Tiger Woods entered the final round of the Arnold Palmer Invitational with a five shot deficit to make up again 54 hole leader Sean O’Hair. To that point in the tournament, O’Hair had played almost flawless golf among a field that was struggling to corral the Bay Hill layout. Even if it were played at its true par of 72, scoring at Arnie’s place still would have seemed out of whack.
The final threesome, though – with former Masters champion Zach Johnson – proved to be the downfall for O’Hair. Among the players that finished in the top ten on the final leaderboard, O’Hair was the only player other than Jason Gore to post a score worse than 70. In other words, as fantastic as Woods was to post 67 and win the tournament for the sixth time, Sean O’Hair served it up to him.
O’Hair’s struggles with the 54 hole lead are nothing new. In three other PGA Tour events in which he has held the third round lead, O’Hair has failed to win all of them. Both of his PGA Tour wins – ’05 John Deere Classic & ’08 Transitions Championship – were come from behind victories.
His most famous loss has to be the 2007 Players Championship. O’Hair entered the final round with a two shot advantage. Trailing Phil Mickelson by a shot on the 17th hole, O’Hair pumped his tee ball into the water twice en route to losing the championship and finishing tied for 11th place. It could be argued that the failure to win really had more to do with a gimmick hole than O’Hair.
Still, to fail now in three other tries with the 54 hole lead indicates a pattern of struggling to succeed in the most optimal position entering the final round.
It could be easy to simply chalk up this loss at the Arnold Palmer Invitational to the allure and intimidation of Tiger Woods. Perhaps that is part of the reason for the collapse.
Then again, Zach Johnson was one-under par in the final threesome with Woods. Johnson certainly faced no pressure from Woods because he was not in contention until the final two or three holes, when he secured third place with great play.
It was on O’Hair to maintain his massive lead, win for the first time with the third round lead in tow, and stare down the best player in the universe to prevent him from making his comeback victory happen on O’Hair’s watch. Admittedly, that can produce a lot of pressure.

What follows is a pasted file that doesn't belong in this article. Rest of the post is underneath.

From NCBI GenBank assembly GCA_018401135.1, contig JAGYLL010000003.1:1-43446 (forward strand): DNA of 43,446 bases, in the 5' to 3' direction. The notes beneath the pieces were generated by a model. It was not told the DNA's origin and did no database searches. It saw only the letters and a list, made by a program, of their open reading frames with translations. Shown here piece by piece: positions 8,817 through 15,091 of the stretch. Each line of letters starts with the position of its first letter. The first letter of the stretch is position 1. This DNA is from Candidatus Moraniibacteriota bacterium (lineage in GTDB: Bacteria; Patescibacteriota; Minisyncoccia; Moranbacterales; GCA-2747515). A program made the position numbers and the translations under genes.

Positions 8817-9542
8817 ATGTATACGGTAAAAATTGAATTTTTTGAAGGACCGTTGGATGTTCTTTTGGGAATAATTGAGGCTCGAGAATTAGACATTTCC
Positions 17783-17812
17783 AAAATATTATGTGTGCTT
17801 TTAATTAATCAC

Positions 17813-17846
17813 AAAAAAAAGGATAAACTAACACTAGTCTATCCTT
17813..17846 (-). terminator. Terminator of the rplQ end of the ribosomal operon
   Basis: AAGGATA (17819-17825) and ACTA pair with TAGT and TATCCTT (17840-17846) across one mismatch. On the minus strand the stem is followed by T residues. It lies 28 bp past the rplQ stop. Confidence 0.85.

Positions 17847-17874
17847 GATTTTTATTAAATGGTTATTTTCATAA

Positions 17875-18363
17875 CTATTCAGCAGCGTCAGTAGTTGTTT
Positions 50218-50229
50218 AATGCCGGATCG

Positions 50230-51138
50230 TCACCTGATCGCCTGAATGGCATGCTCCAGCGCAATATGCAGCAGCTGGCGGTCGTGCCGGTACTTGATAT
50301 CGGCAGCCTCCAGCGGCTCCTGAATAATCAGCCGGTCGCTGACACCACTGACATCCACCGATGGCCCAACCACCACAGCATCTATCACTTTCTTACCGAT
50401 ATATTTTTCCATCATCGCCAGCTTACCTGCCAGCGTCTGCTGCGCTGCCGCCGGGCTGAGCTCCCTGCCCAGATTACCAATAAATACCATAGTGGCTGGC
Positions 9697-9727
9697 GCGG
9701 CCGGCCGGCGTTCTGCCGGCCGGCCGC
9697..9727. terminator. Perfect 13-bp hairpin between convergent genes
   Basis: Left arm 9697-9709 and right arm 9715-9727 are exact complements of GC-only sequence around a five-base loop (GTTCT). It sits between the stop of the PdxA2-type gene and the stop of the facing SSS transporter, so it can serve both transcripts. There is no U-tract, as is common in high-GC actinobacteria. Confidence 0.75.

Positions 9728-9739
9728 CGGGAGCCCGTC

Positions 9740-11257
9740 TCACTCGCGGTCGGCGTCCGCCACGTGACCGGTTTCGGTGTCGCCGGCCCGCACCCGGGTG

O’Hair maintained throughout the press conference on Saturday night that he would play his own game, ignore Woods for better or worse, and do everything he could to win. Unfortunately, O’Hair never really found the game that got him into that coveted position. He flared to the right almost all day. Consistently short on putts, O’Hair struggled to hole out at crucial times to stave off Woods’ charge. O’Hair may very well have played his own game, but it simply was not there. With no good play to focus on, O’Hair’s mind was likely sucked into the vortex of Tiger Woods’ intimidating aura.
Sean O’Hair is a very talented kid. He is in his mid-twenties and will have many years on Tour to figure out how to win while leading the pack. O’Hair, though, is not unique in his struggles to learn how to win. In fact, he is among a group of twenty-somethings that cannot seem to thrive when the pressure is applied.
It may have something to do with the pace of play of O’Hair and his peers. O’Hair is one of the slowest players on the PGA Tour. As the round drew out and Woods grew closer, O’Hair became even more deliberate in his routine. The longer that O’Hair took to play, the worse the results seemed to be.
The old Bobby Jones saying is that “golf is a game that is played on a five-inch course – the distance between your ears.” O’Hair may well psych himself out in the time that it takes for him to select a club, practice his new mechanics, visualize the shot, get all of the bad thoughts out of his head, and swing the club. For O’Hair, sports psychology may be failing him because he is using it to an extreme.
I have always found that I play my best golf when the sun is about to set. The only reason that I can think of to explain the trend is that I play quicker and with better focus as the sun is setting. If I can play both quickly and well, then I’m more likely to finish my round.
It seems apropos, then, to offer this as advice to Sean O’Hair on the day after the Arnold Palmer Invitational was stolen from him in the dusk:
Stop burning daylight.